Melbourne student graduates college before high school
May 16, 2014
MELBOURNE — All graduates look forward to the night when they will step forward and receive their high school diploma, but for Daniel C. Rittle, a senior at Melbourne High School, that special night will be his second graduation ceremony of the week.
Rittle handed out two invitations, wore two caps and gowns, took twice as many pictures, and accepted two diplomas. By having the opportunity to attend high school and college at the same time, Rittle received his associate of arts degree from Ozarka College six days prior to receiving his high school diploma as valedictorian of the 2014 graduating class of Melbourne High on Friday.
Rittle attributes his success to the accommodating relationship between Ozarka College and Melbourne High School.
“Both schools have worked closely to make it affordable and as easy as possible to accumulate college credit while still in high school,” says Rittle, who insists that any student can do as he has done. “I took two AP courses my junior year and two AP courses my senior year that functioned as concurrent credits as well as preparatory courses; none of that would have been possible without the cooperative agreement between Melbourne High School and Ozarka College.
“For instance, my AP biology course in high school prepared me to face the rigor of Ozarka’s biology and lab class. I feel more rounded in that field as a result.”
Rittle plans to pursue a degree in biomedical engineering at Washington University in the fall.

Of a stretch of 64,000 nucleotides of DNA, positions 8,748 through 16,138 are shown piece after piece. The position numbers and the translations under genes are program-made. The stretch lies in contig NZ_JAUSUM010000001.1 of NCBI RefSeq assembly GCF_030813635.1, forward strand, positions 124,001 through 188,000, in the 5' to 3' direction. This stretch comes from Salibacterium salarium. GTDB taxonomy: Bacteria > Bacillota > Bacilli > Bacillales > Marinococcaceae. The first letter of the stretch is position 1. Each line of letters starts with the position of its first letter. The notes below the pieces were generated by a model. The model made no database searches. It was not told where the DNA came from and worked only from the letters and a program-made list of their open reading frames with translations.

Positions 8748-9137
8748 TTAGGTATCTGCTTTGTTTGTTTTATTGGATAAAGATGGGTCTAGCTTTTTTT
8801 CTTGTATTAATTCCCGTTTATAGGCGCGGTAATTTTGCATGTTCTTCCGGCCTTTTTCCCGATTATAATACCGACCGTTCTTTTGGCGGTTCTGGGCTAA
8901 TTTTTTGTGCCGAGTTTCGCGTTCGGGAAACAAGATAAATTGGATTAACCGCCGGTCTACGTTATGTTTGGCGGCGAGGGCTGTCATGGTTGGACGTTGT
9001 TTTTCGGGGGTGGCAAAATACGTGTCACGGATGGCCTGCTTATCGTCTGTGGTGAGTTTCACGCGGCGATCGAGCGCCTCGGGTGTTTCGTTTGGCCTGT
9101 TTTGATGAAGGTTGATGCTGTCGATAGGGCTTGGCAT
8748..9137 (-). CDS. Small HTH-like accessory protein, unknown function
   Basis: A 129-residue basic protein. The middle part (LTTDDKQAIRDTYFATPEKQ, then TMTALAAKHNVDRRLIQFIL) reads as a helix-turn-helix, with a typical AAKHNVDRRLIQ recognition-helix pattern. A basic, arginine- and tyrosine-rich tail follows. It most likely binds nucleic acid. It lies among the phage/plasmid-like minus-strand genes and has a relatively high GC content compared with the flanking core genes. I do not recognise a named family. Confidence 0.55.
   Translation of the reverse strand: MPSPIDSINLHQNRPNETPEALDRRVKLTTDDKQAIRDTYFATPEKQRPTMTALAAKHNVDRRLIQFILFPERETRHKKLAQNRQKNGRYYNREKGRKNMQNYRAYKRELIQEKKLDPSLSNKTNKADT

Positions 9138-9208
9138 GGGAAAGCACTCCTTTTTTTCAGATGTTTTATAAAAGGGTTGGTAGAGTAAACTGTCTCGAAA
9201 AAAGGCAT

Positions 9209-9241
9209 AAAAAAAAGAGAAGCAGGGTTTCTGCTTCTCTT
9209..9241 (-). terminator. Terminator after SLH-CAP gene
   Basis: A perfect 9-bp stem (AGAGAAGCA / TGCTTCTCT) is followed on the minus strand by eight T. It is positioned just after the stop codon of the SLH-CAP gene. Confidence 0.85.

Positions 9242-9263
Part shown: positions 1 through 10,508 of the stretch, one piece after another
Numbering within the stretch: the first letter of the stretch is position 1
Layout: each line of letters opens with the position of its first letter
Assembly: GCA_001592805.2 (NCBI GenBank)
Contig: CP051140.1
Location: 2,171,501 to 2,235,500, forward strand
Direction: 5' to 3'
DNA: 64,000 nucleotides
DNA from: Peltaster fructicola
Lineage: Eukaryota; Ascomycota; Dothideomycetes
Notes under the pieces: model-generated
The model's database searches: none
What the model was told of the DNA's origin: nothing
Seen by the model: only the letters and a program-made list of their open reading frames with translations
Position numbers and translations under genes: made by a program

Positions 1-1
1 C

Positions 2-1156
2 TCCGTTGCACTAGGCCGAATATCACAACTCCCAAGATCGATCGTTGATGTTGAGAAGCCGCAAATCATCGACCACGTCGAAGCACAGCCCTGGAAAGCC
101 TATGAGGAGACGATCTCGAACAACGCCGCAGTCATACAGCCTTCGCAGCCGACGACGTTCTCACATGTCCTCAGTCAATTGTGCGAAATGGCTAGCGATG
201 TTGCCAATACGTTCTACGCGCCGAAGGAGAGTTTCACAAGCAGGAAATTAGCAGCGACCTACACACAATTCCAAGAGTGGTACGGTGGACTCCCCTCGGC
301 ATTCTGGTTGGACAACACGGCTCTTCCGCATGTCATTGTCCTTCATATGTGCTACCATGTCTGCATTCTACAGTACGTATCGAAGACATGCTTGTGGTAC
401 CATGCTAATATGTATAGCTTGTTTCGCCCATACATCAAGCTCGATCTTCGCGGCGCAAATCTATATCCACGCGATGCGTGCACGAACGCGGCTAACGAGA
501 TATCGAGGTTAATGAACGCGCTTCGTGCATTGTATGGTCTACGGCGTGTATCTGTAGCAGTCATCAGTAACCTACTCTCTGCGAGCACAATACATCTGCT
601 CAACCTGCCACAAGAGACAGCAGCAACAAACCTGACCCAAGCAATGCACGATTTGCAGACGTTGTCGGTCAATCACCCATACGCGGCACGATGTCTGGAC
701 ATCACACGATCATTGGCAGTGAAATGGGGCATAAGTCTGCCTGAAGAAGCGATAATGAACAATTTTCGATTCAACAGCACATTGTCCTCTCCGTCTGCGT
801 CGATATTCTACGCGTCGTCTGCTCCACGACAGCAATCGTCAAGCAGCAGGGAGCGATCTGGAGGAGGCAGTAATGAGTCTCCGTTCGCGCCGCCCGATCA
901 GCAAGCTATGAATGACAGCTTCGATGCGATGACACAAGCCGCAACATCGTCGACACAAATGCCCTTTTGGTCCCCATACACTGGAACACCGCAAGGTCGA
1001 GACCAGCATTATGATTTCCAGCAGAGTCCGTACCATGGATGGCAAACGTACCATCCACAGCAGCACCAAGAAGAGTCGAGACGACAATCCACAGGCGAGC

Having accrued 25 of his college credits via web-based courseware, Rittle emphasized the convenience and financial ease of taking Ozarka’s online courses.
“It is possible for anyone to earn a high school and college degree back to back as long as that person is determined and devoted. After all, as the quote goes, success is 1 percent inspiration and 99 percent perspiration,” he said.
According to the provost and executive vice president of learning, Dr. Dennis C. Rittle, “Ozarka College is pleased to collaborate with our high school partners in assisting students to pursue their dreams. We enjoy the wonderful relationship we have with the faculty, staff and administrators of Melbourne School District and count it a privilege to work with them at every opportunity. The achievement of Daniel Rittle is another example of how educational partnerships can enhance and further the success of our students and enrich our communities.”
Rittle, who is the son of Dr. Dennis C. Rittle and Christy M. Rittle of Melbourne, is also the recipient of numerous academic awards. Washington University, located in St. Louis, Missouri, has awarded him its coveted Mesmer Scholarship as a result of his performance in both high school and college.